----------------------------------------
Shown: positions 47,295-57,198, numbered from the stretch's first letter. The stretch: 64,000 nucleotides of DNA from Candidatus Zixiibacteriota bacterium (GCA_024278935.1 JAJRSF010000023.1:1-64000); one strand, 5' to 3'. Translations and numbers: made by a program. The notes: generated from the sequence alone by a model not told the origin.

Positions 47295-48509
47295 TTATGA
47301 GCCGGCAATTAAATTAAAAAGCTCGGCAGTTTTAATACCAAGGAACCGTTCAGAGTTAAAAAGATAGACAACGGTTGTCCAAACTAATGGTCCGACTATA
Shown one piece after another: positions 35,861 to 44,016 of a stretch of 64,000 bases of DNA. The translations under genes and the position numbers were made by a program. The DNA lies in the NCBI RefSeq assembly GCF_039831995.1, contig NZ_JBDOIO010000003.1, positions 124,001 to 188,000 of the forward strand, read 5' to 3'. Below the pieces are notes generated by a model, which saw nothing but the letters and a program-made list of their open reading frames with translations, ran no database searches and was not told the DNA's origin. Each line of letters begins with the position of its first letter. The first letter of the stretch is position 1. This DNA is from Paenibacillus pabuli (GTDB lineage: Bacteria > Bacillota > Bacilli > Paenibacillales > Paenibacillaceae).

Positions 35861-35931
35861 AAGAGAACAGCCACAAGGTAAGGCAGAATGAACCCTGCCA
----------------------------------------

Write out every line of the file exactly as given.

Shown: positions 47,295-57,198, numbered from the stretch's first letter. The stretch: 64,000 nucleotides of DNA from Candidatus Zixiibacteriota bacterium (GCA_024278935.1 JAJRSF010000023.1:1-64000); one strand, 5' to 3'. Translations and numbers: made by a program. The notes: generated from the sequence alone by a model not told the origin.

Positions 47295-48509
47295 TTATGA
47301 GCCGGCAATTAAATTAAAAAGCTCGGCAGTTTTAATACCAAGGAACCGTTCAGAGTTAAAAAGATAGACAACGGTTGTCCAAACTAATGGTCCGACTATA
Shown one piece after another: positions 35,861 to 44,016 of a stretch of 64,000 bases of DNA. The translations under genes and the position numbers were made by a program. The DNA lies in the NCBI RefSeq assembly GCF_039831995.1, contig NZ_JBDOIO010000003.1, positions 124,001 to 188,000 of the forward strand, read 5' to 3'. Below the pieces are notes generated by a model, which saw nothing but the letters and a program-made list of their open reading frames with translations, ran no database searches and was not told the DNA's origin. Each line of letters begins with the position of its first letter. The first letter of the stretch is position 1. This DNA is from Paenibacillus pabuli (GTDB lineage: Bacteria > Bacillota > Bacilli > Paenibacillales > Paenibacillaceae).

Positions 35861-35931
35861 AAGAGAACAGCCACAAGGTAAGGCAGAATGAACCCTGCCA